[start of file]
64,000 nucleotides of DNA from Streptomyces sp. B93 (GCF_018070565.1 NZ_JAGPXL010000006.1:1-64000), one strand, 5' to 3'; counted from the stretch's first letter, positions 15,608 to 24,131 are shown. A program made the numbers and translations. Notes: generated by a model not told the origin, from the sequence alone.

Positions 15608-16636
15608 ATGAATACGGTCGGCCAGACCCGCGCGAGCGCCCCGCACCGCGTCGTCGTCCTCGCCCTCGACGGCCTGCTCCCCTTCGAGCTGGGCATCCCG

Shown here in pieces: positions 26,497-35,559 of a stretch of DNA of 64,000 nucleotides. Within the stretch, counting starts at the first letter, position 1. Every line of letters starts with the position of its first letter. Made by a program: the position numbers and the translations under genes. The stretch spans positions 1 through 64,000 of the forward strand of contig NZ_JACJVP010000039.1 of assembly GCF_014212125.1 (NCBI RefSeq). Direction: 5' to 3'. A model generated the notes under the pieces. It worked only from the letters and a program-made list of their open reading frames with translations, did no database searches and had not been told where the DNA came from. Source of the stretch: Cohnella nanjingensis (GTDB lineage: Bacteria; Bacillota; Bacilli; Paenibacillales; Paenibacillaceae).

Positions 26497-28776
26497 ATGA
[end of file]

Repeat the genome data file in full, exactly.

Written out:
64,000 nucleotides of DNA from Streptomyces sp. B93 (GCF_018070565.1 NZ_JAGPXL010000006.1:1-64000), one strand, 5' to 3'; counted from the stretch's first letter, positions 15,608 to 24,131 are shown. A program made the numbers and translations. Notes: generated by a model not told the origin, from the sequence alone.

Positions 15608-16636
15608 ATGAATACGGTCGGCCAGACCCGCGCGAGCGCCCCGCACCGCGTCGTCGTCCTCGCCCTCGACGGCCTGCTCCCCTTCGAGCTGGGCATCCCG

Shown here in pieces: positions 26,497-35,559 of a stretch of DNA of 64,000 nucleotides. Within the stretch, counting starts at the first letter, position 1. Every line of letters starts with the position of its first letter. Made by a program: the position numbers and the translations under genes. The stretch spans positions 1 through 64,000 of the forward strand of contig NZ_JACJVP010000039.1 of assembly GCF_014212125.1 (NCBI RefSeq). Direction: 5' to 3'. A model generated the notes under the pieces. It worked only from the letters and a program-made list of their open reading frames with translations, did no database searches and had not been told where the DNA came from. Source of the stretch: Cohnella nanjingensis (GTDB lineage: Bacteria; Bacillota; Bacilli; Paenibacillales; Paenibacillaceae).

Positions 26497-28776
26497 ATGA